It will thus be seen that, in addition to the check valve 32, the outlet 54 is sealingly shut off by the pump piston 28 which engages the sealing disc 56 and the sealing the bore 58 when the pump piston 28 is in its upper first position. As a result dosing errors are prevented, which might be due to check valve leakages.
The sealing can also be effected by other means, such as for example, by a sealing cone arranged on the pump piston instead of the sealing disc described.
Although specific embodiments have been illustrated and described, it will be obvious to those skilled in the art that various modifications may be made without departing from the spirit and scope of the invention which is to be limited solely by the appended claims.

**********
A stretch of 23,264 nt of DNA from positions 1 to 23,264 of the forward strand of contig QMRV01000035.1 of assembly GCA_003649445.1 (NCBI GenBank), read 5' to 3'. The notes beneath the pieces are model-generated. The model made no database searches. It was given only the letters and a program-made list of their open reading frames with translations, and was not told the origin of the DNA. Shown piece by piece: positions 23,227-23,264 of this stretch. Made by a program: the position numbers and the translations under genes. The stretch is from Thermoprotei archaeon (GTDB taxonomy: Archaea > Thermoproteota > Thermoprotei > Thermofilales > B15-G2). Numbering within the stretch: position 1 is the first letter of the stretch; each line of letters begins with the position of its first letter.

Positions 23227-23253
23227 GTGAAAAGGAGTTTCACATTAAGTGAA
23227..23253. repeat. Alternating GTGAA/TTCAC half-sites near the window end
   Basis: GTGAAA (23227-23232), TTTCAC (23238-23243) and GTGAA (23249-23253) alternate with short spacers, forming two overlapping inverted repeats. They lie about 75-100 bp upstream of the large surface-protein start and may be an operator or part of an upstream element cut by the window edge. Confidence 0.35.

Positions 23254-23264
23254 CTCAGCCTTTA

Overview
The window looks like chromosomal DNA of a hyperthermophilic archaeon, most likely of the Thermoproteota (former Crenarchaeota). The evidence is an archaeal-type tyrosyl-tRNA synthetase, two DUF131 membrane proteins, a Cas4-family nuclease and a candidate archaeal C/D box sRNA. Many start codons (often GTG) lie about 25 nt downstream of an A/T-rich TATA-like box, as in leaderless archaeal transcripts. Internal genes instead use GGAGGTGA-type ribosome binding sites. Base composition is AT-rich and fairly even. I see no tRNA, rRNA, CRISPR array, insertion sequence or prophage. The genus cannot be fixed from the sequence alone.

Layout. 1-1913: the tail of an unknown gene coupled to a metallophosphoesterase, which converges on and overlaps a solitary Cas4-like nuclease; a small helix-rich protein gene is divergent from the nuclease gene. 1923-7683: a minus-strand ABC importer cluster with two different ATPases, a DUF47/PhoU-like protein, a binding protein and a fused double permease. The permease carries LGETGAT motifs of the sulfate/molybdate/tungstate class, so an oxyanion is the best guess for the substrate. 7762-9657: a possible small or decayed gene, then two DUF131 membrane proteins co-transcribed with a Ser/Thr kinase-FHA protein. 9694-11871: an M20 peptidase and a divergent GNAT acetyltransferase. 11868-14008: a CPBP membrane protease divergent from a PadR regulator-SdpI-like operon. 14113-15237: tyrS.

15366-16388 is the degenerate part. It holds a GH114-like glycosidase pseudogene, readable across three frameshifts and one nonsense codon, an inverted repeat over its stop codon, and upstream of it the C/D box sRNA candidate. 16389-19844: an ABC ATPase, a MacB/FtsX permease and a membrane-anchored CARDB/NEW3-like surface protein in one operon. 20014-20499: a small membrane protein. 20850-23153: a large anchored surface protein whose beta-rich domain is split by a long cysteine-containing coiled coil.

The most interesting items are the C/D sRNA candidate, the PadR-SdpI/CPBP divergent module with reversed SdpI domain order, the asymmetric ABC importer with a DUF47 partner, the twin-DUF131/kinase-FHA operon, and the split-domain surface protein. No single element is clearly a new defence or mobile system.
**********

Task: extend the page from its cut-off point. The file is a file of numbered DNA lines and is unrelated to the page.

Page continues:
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|US20130047752 *||Aug 30, 2012||Feb 28, 2013||John Linderman||Dual Function Liquid Sampler|
|U.S. Classification||134/169.00R, 134/195, 134/201, 220/380|
|International Classification||G01N35/10, G01N1/00, G01N21/31|
|Feb 3, 1987||AS||Assignment|
Owner name: BODENSEEWERK PERKIN-ELMER & CO., GMBH, POSTFACH 11
Free format text: ASSIGNMENT OF ASSIGNORS INTEREST.;ASSIGNORS:HUBER, BERNHARD;TOMOFF, TOMA;REEL/FRAME:004666/0525
Effective date: 19870109
|Nov 17, 1989||AS||Assignment|
Owner name: BODENSEEWERK PERKIN-ELMER GMBH (BSW), GERMANY
Free format text: ASSIGNMENT OF ASSIGNORS INTEREST.;ASSIGNOR:BODENSEEWERK GERATETECHNIK BETEILIGUNGS-UND VERWALTUNGSGESELLSCHAFT MBH;REEL/FRAME:005305/0545
Effective date: 19891024